The Forgetting Muscle in Me is VERY Strong and I have an illness that wants me dead.
I don't know about you, but I feel very sad today.
Strange as it may sound, I feel a personal loss in the passing of Robin Williams...which I'm sure many of us do who adored him, loved him, admired his creative gifts, and who could just tell that he had a heart as big as Texas.
I too have suffered with the pain of deep depression but find that I too quickly forget what it feels like when I'm feeling well again. It's kind of like a back ache or tooth ache...very hard to remember the feeling when the pain has passed. And for a depressive, this can be a dangerous thing.
During one of my visits to my psychopharmacologist, in addition to the quote above about the cat and the lion, he also said to me that I must remember not to be in denial about my illness because it can be a fatal one.
The passing of Robin Williams is an all too horrible reminder of that reality.
The crazy thing is that when I'm chemically in balance, I am a cheery, optimistic and upbeat person, but when depressed all bets are off!
When I'm feeling good, I simply can't remember that I have also gone through periods of feeling miserable, hopeless, and that there is no way out.
Probably the way Robin Williams felt yesterday.
Some have been saying that Robin Williams had everything -- why would he ever take his own life? Those are people who don't understand depression, pure and simple.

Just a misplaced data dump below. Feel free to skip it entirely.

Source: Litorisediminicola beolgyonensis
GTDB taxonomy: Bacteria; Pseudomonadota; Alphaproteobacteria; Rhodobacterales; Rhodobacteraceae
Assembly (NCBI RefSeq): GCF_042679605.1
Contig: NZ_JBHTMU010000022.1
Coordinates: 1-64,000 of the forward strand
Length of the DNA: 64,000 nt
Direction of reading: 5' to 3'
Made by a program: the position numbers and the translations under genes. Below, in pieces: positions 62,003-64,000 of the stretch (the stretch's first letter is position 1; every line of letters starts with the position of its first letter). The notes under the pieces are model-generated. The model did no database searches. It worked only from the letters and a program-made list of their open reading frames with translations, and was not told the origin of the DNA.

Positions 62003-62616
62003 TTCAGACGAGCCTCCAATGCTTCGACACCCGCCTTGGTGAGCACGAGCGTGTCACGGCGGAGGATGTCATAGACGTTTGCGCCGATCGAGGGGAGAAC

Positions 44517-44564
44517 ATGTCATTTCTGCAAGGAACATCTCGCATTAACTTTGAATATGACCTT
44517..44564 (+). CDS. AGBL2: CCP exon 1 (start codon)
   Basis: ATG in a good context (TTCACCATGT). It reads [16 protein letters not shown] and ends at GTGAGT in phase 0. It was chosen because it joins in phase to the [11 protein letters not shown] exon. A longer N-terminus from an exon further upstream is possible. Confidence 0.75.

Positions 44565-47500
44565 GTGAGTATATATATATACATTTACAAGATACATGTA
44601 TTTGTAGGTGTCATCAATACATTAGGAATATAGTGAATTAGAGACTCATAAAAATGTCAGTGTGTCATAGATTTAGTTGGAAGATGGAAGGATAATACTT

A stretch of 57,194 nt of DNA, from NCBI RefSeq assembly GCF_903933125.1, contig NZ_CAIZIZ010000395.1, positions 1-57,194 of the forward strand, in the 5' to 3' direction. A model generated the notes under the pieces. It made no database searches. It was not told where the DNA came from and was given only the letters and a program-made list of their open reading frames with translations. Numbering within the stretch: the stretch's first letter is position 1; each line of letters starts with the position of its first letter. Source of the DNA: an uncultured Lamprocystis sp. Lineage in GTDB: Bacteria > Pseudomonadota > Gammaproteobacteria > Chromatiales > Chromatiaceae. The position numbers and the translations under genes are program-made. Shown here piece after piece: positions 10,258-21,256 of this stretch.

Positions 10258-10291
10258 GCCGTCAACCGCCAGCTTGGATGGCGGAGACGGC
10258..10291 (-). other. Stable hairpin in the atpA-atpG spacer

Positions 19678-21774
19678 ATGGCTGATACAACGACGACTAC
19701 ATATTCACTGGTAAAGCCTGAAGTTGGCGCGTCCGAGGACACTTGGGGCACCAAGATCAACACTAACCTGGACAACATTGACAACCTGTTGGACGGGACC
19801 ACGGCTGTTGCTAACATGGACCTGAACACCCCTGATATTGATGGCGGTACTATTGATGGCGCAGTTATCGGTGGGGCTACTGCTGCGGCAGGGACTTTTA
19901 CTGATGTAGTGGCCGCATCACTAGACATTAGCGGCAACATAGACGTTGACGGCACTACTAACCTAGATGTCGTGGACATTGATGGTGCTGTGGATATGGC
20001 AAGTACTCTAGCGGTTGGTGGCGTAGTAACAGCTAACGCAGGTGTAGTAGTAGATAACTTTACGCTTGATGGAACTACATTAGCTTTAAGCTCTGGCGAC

I rarely talk about it, but I too have contemplated committing suicide. In fact, once, seven years ago I came within a hairs breath of actually doing the deed.
It was a week after I decided to stop drinking alcohol. Not only was I reeling from the idea of never having a drink again, I was in a serious depression, which thankfully had given me the impetus to decide that I needed to abstain from alcohol.
I was in such despair that I actually wrote a suicide note - a very self-indulgent one, I must say -- thinking all the while that it was selfish of me to end my life when it would be so devastating to so many people.
Despite this recognition, I took the next step and decided to go to a local Holiday Inn so that my friends and family wouldn't find me in my house. HELLO! How's that for insane thinking?
My ill-advised plan was to drink a bottle of vodka and take every pill I had. I started to pack a few things to leave - how about that for "Cuckoo Clock Crazy"? - I would really hardly need a change of clothes or my cleansing cream after what I intended to do!
So the story goes...I keep only one ATM card and one credit card. I went to pull them out of my wallet in anticipation of booking a room. Unbelievable as it may sound, I couldn't find either card, and to this day, they have never surfaced!
I immediately came to my senses and realized that I had been temporarily insane and that God did not want me dead.
I honestly believe this was an intervention by my Guardian Angel or God, clearly communicating to me that my plan was not a particularly wise one.
That was the final time I have thought of suicide and I hope it remains that way. As someone said:
Suicide is a permanent solution to a temporary problem.
Like many of you have probably done today, I googled for some quotes from Robin Williams this morning. I loved them all, but thought these two were particularly hysterical:
"Canada is like a loft apartment over a really great party."
"Do you think God gets stoned?
I think so ... look at the platypus."
A more poignant quote I found was:
"I believe in destiny. There must be a reason that I am as I am. There must be."
I thank you Robin Williams for all the joy you brought into my life and the reminder of the tenuousness of this experience called life. Here's a little prayer that keeps coming into my mind:
Be good to me.
The sea is so wide and my boat is so small.
Rest in Peace, Robin Williams!